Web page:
A setback at Silverstone

The British Racing Drivers’ Club has announced that negotiations with a potential investor over the lease of the circuit land and sale of the Silverstone Circuits Limited business have failed to reach a final agreement. A second lease, agreed with commercial property company MEPC for the industrial and development land around the circuit remains in place

“After intense efforts to secure an acceptable deal, we have not been able to bring negotiations with the second potential investor to a satisfactory conclusion,” said John Grant, Chairman of the BRDC. “The BRDC will now retain full ownership of SCL, whose highly experienced management team will continue to operate, promote and further develop Silverstone as a premier racing destination. With or without another investor, the futures of both Silverstone and the British Grand Prix are secure. The circuit business has enormous potential and MEPC’s development of Silverstone Park – a high-tech business park on land surrounding the circuit – will enhance the circuit’s image and value over the next several years. We are delighted with the progress MEPC is already making. They are proving to be excellent partners and strong believers in our shared vision for Silverstone. We look forward to working with them towards implementing our joint vision for the development of Silverstone as a globally recognised centre for world-class motor sport and advanced technology.”

The BRDC Board has decided to shelve efforts to sell the SCL business. As the authority granted by BRDC members to the board to secure a deal has now expired, no further agreements of this nature will be entered into without first communicating with members.

20 thoughts on “A setback at Silverstone

  1. Why don’t they build a Formula One theme park at Silverstone?
    Better here than in a scorching, remote, desert location!
    After all CVC also own Merlin Entertainment, the world’s second biggest theme park operator.

      1. There are many permutations as to how to structure this deal, one thing that’s needed is a clever business brain to broker the deal.

        Silverstone is ideally located just off the M40 motorway which links London to Birmingham and is considered the Formula One corridor…

          1. Excellent infrastructure, Formula One Teams cluster and Birmingham on your doorstep, just think…

        1. But, it is actually not accessable by any other transport – try getting a train to Silverstone or getting to an airport. Why did Formula E choose to build their HQ at Donington..? Milton Keynes also has the UK HQ for several of the major car makers and motor industry already so they won’t want to move there.

          It also has the enormous commitment of the F1 contract and making that pay which is enough to frighten off most people I would imagine.

          1. mwp is correct when describing Silverstone’s location problem. It is a lovely place to visit via a slowish road journey. For the F1 and MotoGP events, you can catch a bus from some train stations. For Touring Cars?

            Silverstone is well placed, as long as you don’t assume to go anywhere super quickly. It is accessible to Reading, Coventry, Oxford, Cambridge (at a push) or Swindon where companies develop technology and employ smart people. Think beyond racing cars and you’ll find that the region is crammed with engineers.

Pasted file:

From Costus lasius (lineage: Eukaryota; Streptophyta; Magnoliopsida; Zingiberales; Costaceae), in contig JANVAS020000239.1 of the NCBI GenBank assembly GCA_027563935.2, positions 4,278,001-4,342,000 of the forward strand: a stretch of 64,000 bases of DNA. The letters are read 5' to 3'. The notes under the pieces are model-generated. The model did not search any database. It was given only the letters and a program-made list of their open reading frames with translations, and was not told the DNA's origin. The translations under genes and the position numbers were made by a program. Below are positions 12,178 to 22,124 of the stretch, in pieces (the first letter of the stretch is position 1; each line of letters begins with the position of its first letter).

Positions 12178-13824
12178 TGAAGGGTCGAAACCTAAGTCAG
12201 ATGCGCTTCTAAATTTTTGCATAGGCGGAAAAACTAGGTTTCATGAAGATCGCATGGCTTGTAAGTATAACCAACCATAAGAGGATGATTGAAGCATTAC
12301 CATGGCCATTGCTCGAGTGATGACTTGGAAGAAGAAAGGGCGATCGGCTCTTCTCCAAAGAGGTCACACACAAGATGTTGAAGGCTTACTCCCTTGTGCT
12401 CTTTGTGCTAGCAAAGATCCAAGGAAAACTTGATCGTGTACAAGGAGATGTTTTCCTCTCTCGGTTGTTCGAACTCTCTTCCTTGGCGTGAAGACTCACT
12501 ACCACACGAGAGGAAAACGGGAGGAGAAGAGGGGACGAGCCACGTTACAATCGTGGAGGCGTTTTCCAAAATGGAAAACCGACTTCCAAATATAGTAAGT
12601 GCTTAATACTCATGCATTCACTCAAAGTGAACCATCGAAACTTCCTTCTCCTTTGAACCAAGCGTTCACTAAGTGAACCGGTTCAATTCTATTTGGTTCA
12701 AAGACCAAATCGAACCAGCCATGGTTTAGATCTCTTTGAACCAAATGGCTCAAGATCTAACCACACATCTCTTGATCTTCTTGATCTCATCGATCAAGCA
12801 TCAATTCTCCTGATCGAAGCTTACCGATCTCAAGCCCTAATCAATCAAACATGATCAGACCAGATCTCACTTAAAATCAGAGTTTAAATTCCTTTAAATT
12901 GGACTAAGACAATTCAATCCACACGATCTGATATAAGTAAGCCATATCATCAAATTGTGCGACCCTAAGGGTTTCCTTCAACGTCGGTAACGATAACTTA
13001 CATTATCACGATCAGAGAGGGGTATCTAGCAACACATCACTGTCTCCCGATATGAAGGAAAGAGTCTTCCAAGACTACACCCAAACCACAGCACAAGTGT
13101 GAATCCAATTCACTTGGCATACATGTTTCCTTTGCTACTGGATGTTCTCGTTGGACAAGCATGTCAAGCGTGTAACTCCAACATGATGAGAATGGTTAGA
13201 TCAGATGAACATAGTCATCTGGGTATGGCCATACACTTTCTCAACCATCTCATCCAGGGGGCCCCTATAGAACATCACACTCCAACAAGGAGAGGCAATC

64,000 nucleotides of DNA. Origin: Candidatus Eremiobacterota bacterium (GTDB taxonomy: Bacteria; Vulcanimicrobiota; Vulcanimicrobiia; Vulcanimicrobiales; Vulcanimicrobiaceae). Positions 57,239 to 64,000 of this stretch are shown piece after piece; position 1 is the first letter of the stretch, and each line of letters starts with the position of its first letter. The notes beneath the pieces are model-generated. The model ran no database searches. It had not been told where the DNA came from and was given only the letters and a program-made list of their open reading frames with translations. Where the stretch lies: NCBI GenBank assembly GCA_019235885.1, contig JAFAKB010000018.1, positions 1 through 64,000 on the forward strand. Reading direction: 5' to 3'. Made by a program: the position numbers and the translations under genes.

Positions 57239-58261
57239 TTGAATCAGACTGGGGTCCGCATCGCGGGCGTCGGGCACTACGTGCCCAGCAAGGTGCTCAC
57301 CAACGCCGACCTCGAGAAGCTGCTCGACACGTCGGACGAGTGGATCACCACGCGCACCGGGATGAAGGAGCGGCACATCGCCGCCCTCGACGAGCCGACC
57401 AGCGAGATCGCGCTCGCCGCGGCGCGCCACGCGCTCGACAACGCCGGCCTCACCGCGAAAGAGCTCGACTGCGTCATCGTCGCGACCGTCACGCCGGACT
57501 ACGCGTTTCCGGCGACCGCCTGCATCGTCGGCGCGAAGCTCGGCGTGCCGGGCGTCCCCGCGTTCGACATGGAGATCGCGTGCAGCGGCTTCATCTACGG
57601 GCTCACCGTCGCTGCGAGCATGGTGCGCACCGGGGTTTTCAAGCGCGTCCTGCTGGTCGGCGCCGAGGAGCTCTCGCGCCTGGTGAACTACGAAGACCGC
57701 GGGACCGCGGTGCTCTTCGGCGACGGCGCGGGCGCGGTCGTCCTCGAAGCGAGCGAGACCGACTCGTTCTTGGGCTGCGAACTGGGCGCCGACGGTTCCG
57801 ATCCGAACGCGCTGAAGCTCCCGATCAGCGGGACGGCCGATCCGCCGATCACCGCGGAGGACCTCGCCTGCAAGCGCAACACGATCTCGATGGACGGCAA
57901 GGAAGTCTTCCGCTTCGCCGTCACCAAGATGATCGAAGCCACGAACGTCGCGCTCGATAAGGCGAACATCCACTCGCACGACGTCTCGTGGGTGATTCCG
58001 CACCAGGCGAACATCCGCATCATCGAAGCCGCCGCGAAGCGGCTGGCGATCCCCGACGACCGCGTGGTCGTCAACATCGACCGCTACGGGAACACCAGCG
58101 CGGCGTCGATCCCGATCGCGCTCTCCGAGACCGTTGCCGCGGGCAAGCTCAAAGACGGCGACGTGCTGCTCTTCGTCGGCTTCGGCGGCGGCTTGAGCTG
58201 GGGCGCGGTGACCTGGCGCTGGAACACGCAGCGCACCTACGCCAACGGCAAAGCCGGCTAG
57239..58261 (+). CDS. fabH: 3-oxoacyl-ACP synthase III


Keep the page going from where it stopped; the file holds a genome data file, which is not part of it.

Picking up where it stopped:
Regarding Donington Park access, the road from the M1 (eg at paddock entrance) is 1.5 metres wider than in 1938 (pre-M1) when spectators queued to watch the real Silver Arrows. The road is 1.5 metres wider to accommodate lorries parked on Donington Park during WWII.

  2. What is the problem with running the place themselves? Is the money needed for something specific or do they just not want to be that involved in the operation of the track?

  3. Off topic, but no Al Pease obituary? I’d have thought that his F1 story would be one you’d love, Joe.

    1. I remember him as a decent club racer in Canada in the 60’s who bought a couple of F 1 rides. No disrespect intended, but I didn’t consider him an F1 racer although he did contribute quite a bit to Canadian motorsport.

    2. This is somewhat uncharitable. Al Pease started in a Riley in the early fifties and was never destined for the top. He played an honourable part however and is remembered with affection in Canada. It is hardly surprising that the club scene in Canada took a while to produce an F1 star.
      The Canadians did much to welcome F1, Can-Am etc in the sixties. Many drivers from Europe were happy to take the money. Team owners were happy to rent cars. What is wrong with that?

  4. I know it is off topic, but I do wonder how Silverstone would look if Bernie had managed to buy it.

  5. What I meant to add was that this situation does illustrate part of what is wrong with F1. The F1 fees are so high that the rest of the season’s racing is spent supporting their payment. A lot of F1 circuits operate on a knife edge financially.

    Now if F1 paid for the use of the circuit and FOM subsisted on the huge tv deals the sport would be so much healthier, not to mention happier. Ticket prices could come down to an affordable level, the circuits would be profitable.

    But it’s all a pipe dream!

  6. Is it a setback? Or should Joe sack his sub-ed for the headline?

    Two organisations sought a deal that might benefit both, but they were unable to make it work and chose to go no further. Neither party relied on the deal, but we might expect that BRDC/SCL seeks a different party in the future.

  7. Sale and leaseback is a dodgy high finance trick to get lots of money in the short term for lots of expense in the longer term… not a big fan of it.

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